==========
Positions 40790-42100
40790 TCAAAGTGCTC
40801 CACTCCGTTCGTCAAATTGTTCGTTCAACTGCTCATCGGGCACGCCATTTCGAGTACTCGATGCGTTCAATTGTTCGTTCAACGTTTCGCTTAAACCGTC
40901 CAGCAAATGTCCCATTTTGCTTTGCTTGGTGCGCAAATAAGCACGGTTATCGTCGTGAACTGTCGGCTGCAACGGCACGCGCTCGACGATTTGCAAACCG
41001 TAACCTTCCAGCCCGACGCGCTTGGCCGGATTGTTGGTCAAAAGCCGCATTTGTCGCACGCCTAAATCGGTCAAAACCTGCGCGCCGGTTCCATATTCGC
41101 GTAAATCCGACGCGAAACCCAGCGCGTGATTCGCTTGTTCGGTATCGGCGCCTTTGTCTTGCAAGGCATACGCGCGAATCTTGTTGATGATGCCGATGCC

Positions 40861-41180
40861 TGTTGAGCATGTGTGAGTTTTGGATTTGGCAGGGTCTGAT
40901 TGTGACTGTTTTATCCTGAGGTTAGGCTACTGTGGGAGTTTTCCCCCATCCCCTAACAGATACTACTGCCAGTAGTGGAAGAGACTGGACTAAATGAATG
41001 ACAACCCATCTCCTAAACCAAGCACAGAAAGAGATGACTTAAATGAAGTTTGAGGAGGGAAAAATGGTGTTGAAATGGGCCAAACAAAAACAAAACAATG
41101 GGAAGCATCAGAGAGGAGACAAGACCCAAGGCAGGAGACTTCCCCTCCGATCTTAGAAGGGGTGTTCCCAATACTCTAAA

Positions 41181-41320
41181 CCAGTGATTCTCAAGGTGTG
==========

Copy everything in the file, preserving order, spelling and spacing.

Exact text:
Positions 40790-42100
40790 TCAAAGTGCTC
40801 CACTCCGTTCGTCAAATTGTTCGTTCAACTGCTCATCGGGCACGCCATTTCGAGTACTCGATGCGTTCAATTGTTCGTTCAACGTTTCGCTTAAACCGTC
40901 CAGCAAATGTCCCATTTTGCTTTGCTTGGTGCGCAAATAAGCACGGTTATCGTCGTGAACTGTCGGCTGCAACGGCACGCGCTCGACGATTTGCAAACCG
41001 TAACCTTCCAGCCCGACGCGCTTGGCCGGATTGTTGGTCAAAAGCCGCATTTGTCGCACGCCTAAATCGGTCAAAACCTGCGCGCCGGTTCCATATTCGC
41101 GTAAATCCGACGCGAAACCCAGCGCGTGATTCGCTTGTTCGGTATCGGCGCCTTTGTCTTGCAAGGCATACGCGCGAATCTTGTTGATGATGCCGATGCC

Positions 40861-41180
40861 TGTTGAGCATGTGTGAGTTTTGGATTTGGCAGGGTCTGAT
40901 TGTGACTGTTTTATCCTGAGGTTAGGCTACTGTGGGAGTTTTCCCCCATCCCCTAACAGATACTACTGCCAGTAGTGGAAGAGACTGGACTAAATGAATG
41001 ACAACCCATCTCCTAAACCAAGCACAGAAAGAGATGACTTAAATGAAGTTTGAGGAGGGAAAAATGGTGTTGAAATGGGCCAAACAAAAACAAAACAATG
41101 GGAAGCATCAGAGAGGAGACAAGACCCAAGGCAGGAGACTTCCCCTCCGATCTTAGAAGGGGTGTTCCCAATACTCTAAA

Positions 41181-41320
41181 CCAGTGATTCTCAAGGTGTG